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Raymond Santana in Courageous Conversations

On Feb. 18, 2021, Augusta University hosted a Courageous Conversations event with Raymond Santana.  

At 15 years old, Santana was tried and convicted of rape and assault alongside four other boys. Though now referred to as the Exonerated Five, he and the boys were named the Central Park Five. Santana served five years in prison before Matias Reyes, the real perpetrator, later came forward and confessed to the crime. 

“For me, five years felt like forever. It felt like an eternity,” said Santana. 

While incarcerated, he obtained a GED and Associates degree. Santana shared how he spent his time in prison. 

“I mostly stayed active. I played basketball… but the most important part for me was the education,” he said. 

Santana expressed the impact of a teacher he had in prison named Professor Islam who encouraged him to keep going. 

“He was teaching a Black studies class…and it was at that point when I read those books that my mind started to expand…” he said.  “I started to realize who I am and what I’ve been through… and it becomes a pivotal point for me because it becomes a changing point in my life when I start to see things with a clear lens,” he continued.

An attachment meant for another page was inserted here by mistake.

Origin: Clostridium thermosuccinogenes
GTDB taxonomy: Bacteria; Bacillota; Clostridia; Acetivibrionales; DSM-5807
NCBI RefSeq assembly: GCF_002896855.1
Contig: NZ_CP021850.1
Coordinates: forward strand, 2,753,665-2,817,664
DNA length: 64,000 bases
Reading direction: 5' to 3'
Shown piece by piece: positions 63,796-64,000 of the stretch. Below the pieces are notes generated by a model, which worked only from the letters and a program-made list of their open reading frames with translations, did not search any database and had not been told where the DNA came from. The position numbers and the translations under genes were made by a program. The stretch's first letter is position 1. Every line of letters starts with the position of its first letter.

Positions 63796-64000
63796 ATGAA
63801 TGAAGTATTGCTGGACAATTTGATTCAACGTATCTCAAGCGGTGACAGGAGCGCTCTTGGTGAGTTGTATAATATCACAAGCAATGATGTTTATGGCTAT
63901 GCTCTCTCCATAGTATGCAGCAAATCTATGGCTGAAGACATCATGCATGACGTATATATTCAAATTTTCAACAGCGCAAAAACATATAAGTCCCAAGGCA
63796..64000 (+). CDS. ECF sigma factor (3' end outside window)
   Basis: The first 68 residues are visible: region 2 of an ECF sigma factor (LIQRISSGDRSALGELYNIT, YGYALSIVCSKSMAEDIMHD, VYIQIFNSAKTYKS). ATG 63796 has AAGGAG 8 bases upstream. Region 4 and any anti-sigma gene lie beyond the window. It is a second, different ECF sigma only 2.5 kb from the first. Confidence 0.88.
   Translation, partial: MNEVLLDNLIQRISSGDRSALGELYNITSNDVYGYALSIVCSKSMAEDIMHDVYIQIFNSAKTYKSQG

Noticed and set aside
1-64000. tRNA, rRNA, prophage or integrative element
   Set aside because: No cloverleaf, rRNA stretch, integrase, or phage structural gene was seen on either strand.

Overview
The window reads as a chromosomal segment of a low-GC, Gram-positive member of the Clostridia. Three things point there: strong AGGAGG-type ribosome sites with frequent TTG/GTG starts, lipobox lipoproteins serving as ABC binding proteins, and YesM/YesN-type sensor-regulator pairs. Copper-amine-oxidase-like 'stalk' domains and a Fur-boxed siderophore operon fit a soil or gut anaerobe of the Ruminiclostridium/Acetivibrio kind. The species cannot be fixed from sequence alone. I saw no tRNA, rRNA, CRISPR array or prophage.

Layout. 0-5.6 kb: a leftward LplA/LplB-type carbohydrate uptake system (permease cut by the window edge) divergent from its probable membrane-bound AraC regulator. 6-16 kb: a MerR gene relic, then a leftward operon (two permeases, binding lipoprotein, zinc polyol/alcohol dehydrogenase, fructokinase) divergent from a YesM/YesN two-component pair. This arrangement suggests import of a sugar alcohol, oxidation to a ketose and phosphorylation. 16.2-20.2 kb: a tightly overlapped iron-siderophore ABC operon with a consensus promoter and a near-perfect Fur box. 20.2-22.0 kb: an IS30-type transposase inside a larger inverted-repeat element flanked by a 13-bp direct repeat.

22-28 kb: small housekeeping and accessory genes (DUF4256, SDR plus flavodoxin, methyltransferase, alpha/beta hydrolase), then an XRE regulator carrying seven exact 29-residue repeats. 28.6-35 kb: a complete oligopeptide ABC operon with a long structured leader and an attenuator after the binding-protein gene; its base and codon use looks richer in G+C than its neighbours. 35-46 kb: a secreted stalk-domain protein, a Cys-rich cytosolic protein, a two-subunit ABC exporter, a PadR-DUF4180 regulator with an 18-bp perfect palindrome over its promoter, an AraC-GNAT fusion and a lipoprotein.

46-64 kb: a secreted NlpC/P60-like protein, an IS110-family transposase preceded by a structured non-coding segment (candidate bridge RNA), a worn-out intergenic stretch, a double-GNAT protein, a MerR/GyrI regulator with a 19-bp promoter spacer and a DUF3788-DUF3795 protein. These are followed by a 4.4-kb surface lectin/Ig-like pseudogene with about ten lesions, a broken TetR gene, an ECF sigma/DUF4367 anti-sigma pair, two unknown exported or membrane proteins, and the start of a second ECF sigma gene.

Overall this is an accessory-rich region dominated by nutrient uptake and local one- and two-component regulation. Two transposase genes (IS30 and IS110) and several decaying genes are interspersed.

Santana spoke of issues within the criminal justice system and mentioned changes that could be made through education. 

“The system needs to go back to more of a rehabilitation standpoint,” Santana said. “If we’re going to bring back rehabilitation, then you have got to bring back education,” he added. 

He explained to students that by occupying positions where impactful change can derive, they could make changes they would like to see. 

“Students…this is a pivotal moment in your life…whatever your passion is, and if it involves criminal justice, go for it,” Santana stated. “Every idea matters,” he said. 

During the conversation, it was mentioned that former President Donald Trump had a newspaper advertisement demanding the death penalty in the case. This was done years before he was elected. 

“Even after exoneration…. he [Trump] said this is the biggest heist in New York City history,” Santana said. 

The former president has not yet apologized for his stance on the case. 

“Prosecutors and police in this case still say we are guilty to this day,” said Santana. 

He added, “This is who we’ve had to deal with for the last 30 years”. 

Santana explained the profitability of prisons creating difficult situations in changing the way they operate. 

“There’s a lot of money that’s being poured into this system,” he stated. 

On the topic of pandemic, Santana shared words about patience and utilizing time. 

“One characteristic that I do have from prison that I do value is patience,” he said. “I try to stay productive and I try to stay busy.”